The 1968 Project and the Phase 1 Project

    The Township is situated within two watersheds; Ridley Creek Watershed and Chester Creek Watershed. The 1968 Project involved sewer construction in the Chester Creek Watershed, which encompassed Lima, Lenni Heights, Glen Riddle, Riddlewood, Wyncroft (west), Black Horse Acres, Williamson and the commercial portion of Baltimore Pike.

    With the proceeds of the Series of 1968 Sewer Revenue Bonds, the Authority undertook the construction of approximately 15.6 miles of branch wastewater collection lines, 4.3 miles of interceptor sewer lines, and three pumping stations with force mains.

    The 1968 Project was designed to transport all wastewater from 700 residential and commercial customers in the west central area of the Township via the Chester Creek Interceptor to the Southwest Delaware County Municipal Authority treatment plant located in Aston Township, Delaware County, for treatment and discharge into Baldwin's Run, a tributary of Chester Creek.

    Since the completion of the 1968 Project, the Authority has been granted ownership of additional sewer collection lines installed by developers. The Authority estimates that approximately 15 miles of such collection lines have been received to date.

    The Authority's Series of 1978 Bonds funded an additional 50,000 linear feet of wastewater collection lines and two pumping stations were also constructed to aid the flow of wastewater (the "Phase I Project"). Upon completion of the Phase I Project, 465 additional residential Equivalent Dwelling Units (EDU's) were served by the Sewer System. These new users contributed approximately 175,000 gallons of sewage a day to the Sewer System. 


The 1984 Project (Phase II)

    The 1984 Construction Project involved the extension of the Authority's existing sanitary sewer system into additional sections of the Township within the Ridley Creek Watershed.

    The Phase II project consisted of approximately 53,800 linear feet of 4" to 10" diameter wastewater collection lines, with wastewater flowing by gravity from various sub-drainage districts to pumping stations. Five pumping stations are required to lift sewage flows to the existing sewage collection system in the Chester Creek Watershed.

    The Phase II Project serves approximately 617 residential dwelling units and 100 non-residential EDU's. Sewage flows through the collection lines currently average 160,000 gallons per day. The neighborhoods serviced by the project included High Meadows, Knowltonwood, Middletown Heights, and Bortondale.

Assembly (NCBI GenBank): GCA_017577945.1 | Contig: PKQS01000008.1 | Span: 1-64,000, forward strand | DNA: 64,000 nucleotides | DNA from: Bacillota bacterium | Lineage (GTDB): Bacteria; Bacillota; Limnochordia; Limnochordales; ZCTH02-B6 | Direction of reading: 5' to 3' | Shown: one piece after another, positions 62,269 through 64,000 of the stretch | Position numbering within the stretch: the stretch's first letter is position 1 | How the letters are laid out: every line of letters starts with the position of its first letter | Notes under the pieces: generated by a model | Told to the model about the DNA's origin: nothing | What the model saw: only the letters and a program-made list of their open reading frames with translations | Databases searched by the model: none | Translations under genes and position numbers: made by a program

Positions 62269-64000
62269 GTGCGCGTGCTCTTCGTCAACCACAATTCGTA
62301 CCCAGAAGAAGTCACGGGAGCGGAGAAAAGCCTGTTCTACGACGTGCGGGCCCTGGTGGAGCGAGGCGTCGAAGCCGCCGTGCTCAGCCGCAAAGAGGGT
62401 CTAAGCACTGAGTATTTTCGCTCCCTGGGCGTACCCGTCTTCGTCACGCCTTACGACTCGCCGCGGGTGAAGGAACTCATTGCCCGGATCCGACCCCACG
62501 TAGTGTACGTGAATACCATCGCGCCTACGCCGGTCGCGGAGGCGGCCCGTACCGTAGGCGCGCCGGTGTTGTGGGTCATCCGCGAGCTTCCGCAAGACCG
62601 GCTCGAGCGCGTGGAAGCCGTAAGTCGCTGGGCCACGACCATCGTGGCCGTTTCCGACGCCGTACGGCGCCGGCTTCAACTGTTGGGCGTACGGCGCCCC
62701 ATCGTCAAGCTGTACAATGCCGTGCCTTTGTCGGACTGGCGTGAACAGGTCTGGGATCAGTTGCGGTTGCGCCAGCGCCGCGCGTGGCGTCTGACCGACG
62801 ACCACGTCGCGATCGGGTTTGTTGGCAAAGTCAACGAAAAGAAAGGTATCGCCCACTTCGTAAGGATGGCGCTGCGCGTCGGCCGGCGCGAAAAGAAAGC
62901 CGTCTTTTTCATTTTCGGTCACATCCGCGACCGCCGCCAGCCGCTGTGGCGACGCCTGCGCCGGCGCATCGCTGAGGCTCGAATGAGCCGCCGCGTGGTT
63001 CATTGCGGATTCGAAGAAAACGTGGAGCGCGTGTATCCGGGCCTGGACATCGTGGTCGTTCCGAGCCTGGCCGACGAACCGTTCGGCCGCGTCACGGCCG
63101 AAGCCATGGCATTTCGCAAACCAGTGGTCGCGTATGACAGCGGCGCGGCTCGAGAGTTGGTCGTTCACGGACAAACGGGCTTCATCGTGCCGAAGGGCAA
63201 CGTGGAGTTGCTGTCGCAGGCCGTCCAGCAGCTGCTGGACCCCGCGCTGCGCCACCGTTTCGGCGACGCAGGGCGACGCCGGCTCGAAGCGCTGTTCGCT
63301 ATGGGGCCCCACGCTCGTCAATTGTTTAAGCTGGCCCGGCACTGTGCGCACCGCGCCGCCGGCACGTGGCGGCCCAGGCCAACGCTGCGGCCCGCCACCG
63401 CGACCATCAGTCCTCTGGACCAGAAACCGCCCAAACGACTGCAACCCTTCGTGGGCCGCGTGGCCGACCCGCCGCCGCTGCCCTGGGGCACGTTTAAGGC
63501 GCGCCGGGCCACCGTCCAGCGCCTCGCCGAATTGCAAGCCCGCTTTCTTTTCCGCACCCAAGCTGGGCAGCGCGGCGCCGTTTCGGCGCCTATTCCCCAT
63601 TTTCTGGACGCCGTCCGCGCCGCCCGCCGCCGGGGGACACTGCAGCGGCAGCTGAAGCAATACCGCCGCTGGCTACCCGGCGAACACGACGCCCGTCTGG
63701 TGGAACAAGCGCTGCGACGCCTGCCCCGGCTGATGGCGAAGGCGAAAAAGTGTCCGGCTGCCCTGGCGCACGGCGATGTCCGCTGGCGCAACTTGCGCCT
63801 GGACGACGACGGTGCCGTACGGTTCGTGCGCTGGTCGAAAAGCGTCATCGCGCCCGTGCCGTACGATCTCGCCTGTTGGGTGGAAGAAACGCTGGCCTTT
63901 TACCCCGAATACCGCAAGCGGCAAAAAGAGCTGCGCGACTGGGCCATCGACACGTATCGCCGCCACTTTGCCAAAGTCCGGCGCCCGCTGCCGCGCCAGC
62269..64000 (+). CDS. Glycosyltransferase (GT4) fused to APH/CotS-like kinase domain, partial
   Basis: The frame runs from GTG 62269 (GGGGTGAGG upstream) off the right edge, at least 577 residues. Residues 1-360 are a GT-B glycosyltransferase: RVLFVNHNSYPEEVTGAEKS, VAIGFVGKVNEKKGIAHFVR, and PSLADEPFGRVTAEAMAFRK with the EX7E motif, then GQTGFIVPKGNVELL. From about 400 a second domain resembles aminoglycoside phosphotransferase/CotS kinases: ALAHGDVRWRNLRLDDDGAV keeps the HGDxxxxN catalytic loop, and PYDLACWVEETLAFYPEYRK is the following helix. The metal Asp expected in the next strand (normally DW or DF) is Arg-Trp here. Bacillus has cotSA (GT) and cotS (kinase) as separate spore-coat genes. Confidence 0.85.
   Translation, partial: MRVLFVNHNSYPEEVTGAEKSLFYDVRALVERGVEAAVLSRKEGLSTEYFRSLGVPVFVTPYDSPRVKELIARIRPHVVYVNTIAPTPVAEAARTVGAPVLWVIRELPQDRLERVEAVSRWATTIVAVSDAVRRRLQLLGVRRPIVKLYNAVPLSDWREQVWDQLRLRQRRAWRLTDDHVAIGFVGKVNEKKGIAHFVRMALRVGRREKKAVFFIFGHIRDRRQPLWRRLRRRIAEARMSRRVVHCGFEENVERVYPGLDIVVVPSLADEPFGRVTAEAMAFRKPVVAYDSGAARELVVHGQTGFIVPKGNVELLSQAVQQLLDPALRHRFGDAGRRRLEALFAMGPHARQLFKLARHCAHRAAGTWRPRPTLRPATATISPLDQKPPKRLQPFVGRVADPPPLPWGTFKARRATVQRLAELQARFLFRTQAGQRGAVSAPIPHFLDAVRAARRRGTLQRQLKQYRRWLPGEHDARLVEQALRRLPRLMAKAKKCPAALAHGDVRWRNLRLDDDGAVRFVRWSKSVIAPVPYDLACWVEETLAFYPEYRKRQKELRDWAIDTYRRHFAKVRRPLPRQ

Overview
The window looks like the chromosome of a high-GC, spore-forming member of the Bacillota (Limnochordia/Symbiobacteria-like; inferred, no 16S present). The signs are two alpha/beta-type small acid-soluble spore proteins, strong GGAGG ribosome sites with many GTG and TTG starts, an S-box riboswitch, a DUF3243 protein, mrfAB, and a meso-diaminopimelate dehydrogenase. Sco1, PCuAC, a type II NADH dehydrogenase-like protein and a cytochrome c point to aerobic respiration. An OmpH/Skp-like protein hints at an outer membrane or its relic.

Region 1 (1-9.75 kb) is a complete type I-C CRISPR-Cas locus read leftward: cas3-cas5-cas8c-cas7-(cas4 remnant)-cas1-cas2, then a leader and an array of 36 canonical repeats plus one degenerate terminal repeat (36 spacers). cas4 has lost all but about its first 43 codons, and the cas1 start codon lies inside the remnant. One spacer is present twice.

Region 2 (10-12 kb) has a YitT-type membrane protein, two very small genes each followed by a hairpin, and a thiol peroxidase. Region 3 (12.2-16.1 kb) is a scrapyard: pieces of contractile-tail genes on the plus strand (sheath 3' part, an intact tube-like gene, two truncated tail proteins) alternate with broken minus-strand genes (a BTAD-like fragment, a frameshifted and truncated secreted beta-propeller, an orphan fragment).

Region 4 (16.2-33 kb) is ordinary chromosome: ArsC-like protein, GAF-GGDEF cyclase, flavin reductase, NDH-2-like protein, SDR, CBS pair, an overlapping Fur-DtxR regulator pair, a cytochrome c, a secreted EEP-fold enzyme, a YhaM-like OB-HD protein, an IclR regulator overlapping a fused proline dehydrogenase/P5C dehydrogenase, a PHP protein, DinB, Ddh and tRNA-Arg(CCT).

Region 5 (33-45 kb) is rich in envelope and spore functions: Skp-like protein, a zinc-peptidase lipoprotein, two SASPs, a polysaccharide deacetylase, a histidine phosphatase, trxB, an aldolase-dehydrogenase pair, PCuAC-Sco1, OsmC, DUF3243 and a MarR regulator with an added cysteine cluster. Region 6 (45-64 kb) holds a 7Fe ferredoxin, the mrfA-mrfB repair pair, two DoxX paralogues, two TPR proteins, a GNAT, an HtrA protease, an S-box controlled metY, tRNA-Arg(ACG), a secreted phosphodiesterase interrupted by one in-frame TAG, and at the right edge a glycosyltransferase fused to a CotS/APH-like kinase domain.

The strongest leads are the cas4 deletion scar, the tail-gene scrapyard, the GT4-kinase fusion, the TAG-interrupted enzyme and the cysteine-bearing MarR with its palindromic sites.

The 1989 Project (Phase III)

    The Phase III project consisted of the construction of approximately 37,000 feet of wastewater collection lines and five pumping stations with force mains which linked Lenni/Lima, Highpoint, Elwyn/Indian Lane, Hunting Hills, Willowgate and Foxcroft with the existing wastewater collection system.

    Upon completion of the project in 1990, 327 additional EDU's in eight different sub-drainage districts were added to the Authority's sanitary sewer system bringing the total number of equivalent dwelling units serviced to 5,854.


The 1993 (Phase IV) Project

    The Phase IV project involved the installation of approximately 54,000 feet of main line gravity sewer lines, two sewage pumping stations, and 3,000 feet of force main in various sections of the Township, including Old Forge, Hunting Hills, Indian Trails, Glenwyn, Elwyn/Linville, Cloverleaf and Old House.

    Upon completion of the project in 1994, 317 additional EDU's in six different sub-drainage districts were added to the Authority's sanitary sewer system bringing the total number of equivalent dwelling units serviced to 6,171.


The 1995 Project (Phase V)

    The Phase V project consisted of the construction of approximately 14,715 feet of wastewater collection lines and two pumping stations with 2,850 feet of force mains which link with the existing wastewater collection system.

    Upon completion of the project in 1995, 103 additional EDU's in the Glenwood Farms/Darlington area of the Township were added to the Authority's sanitary sewer system. These connections along with new connections from housing and commercial growth bring the total EDU's to 6,911.


The 1997 Project (Blackhorse Lane Pump Station and Glen Riddle Pump Station By-pass)

    This project was undertaken to update and improve two pump stations installed as part of the original 1968 Project. No EDU's were added as a result of the project, however, upgrades and long term maintenance were eliminated. 

    In order to accommodate the increasing flow to the Blackhorse Lane Pump Stations as a result of the Heilbron Subdivision and the Authority's Phases III and IV projects, a new wet-well mounted pump station was installed along with a new 6" force main and stand-by generator. The new pump station was sized to handle all current and future flows in the drainage area.

    This project also included construction of the Glen Riddle By-pass line. An expansion of the Southwest Delaware County Sewer Authority's sewer system gave MTSA the opportunity to eliminate an old pump station in need of upgrade. A total of 1500 feet of 12" gravity line with two 6" inverted siphons under Chester Creek were installed to carry wastewater to the Southwest system in Aston Township near King's Mill.


1998 - Fair Acres Pump Station Upgrade and Phase-out of the Pennell Place Pump Station

    A joint venture between the County and the Sewer Authority resulted in the successful completion of a project to expand capacity in the county owned Fair Acres (300 gallons/min.) pump station at the Delaware County Institutional District located in Lima; phase out a 14-year-old pump station at the Pennell Place/Middletown Crossings Townhouse Communities and reduce the volume of flow at the Authority's pump station at Country Village near Penncrest High School.